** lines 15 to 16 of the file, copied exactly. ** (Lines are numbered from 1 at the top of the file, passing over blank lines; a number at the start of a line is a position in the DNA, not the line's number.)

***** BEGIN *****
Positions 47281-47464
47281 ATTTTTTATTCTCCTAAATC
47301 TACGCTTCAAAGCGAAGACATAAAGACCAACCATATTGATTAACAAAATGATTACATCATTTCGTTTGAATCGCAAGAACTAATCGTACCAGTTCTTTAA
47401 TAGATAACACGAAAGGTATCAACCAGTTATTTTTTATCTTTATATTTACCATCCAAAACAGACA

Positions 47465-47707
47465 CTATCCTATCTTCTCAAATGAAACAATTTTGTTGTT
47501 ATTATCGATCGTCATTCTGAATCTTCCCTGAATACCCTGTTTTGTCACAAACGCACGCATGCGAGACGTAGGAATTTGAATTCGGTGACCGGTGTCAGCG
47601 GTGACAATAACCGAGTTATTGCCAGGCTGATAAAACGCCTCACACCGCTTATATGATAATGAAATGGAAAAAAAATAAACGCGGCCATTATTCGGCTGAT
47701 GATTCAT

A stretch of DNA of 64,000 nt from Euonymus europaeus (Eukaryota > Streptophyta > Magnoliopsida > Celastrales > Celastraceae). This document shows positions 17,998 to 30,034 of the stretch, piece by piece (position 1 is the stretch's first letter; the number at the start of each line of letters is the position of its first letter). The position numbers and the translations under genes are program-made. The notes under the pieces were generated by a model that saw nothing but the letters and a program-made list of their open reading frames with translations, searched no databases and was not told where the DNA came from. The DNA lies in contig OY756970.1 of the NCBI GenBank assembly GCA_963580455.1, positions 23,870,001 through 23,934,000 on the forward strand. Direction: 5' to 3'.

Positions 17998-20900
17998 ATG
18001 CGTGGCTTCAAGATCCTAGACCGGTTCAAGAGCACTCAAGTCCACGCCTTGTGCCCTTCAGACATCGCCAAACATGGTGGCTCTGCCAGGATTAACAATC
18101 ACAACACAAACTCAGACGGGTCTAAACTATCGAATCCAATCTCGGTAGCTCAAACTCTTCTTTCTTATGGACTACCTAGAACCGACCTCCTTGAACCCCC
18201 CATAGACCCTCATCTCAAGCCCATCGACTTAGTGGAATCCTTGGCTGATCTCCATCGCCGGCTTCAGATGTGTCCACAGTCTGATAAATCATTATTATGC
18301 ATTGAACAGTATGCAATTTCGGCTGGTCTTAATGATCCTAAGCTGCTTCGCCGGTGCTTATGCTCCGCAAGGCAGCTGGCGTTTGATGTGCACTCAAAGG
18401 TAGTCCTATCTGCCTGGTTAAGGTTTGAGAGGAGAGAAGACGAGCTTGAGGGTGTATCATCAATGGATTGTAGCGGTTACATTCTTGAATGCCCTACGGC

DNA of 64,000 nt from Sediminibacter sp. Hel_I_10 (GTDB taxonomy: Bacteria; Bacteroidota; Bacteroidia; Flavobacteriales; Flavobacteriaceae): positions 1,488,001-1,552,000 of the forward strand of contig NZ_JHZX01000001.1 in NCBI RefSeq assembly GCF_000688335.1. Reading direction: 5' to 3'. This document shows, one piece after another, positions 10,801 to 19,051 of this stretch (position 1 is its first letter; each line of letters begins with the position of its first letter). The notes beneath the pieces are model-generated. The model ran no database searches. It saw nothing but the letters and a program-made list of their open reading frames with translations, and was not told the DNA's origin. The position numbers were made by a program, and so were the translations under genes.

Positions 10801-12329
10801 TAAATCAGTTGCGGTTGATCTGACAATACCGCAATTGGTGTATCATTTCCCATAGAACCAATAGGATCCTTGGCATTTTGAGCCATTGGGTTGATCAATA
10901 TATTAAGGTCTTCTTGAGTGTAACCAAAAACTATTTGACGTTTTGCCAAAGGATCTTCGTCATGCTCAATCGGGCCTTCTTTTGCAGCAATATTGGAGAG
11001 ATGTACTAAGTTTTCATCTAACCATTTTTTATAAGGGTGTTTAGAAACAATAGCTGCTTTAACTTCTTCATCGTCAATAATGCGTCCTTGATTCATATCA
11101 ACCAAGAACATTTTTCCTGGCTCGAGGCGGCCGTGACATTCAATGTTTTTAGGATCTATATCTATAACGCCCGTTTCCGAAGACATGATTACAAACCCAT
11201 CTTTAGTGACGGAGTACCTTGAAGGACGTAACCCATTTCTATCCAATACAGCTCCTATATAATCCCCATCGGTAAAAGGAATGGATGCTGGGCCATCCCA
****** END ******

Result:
18201 CATAGACCCTCATCTCAAGCCCATCGACTTAGTGGAATCCTTGGCTGATCTCCATCGCCGGCTTCAGATGTGTCCACAGTCTGATAAATCATTATTATGC
18301 ATTGAACAGTATGCAATTTCGGCTGGTCTTAATGATCCTAAGCTGCTTCGCCGGTGCTTATGCTCCGCAAGGCAGCTGGCGTTTGATGTGCACTCAAAGG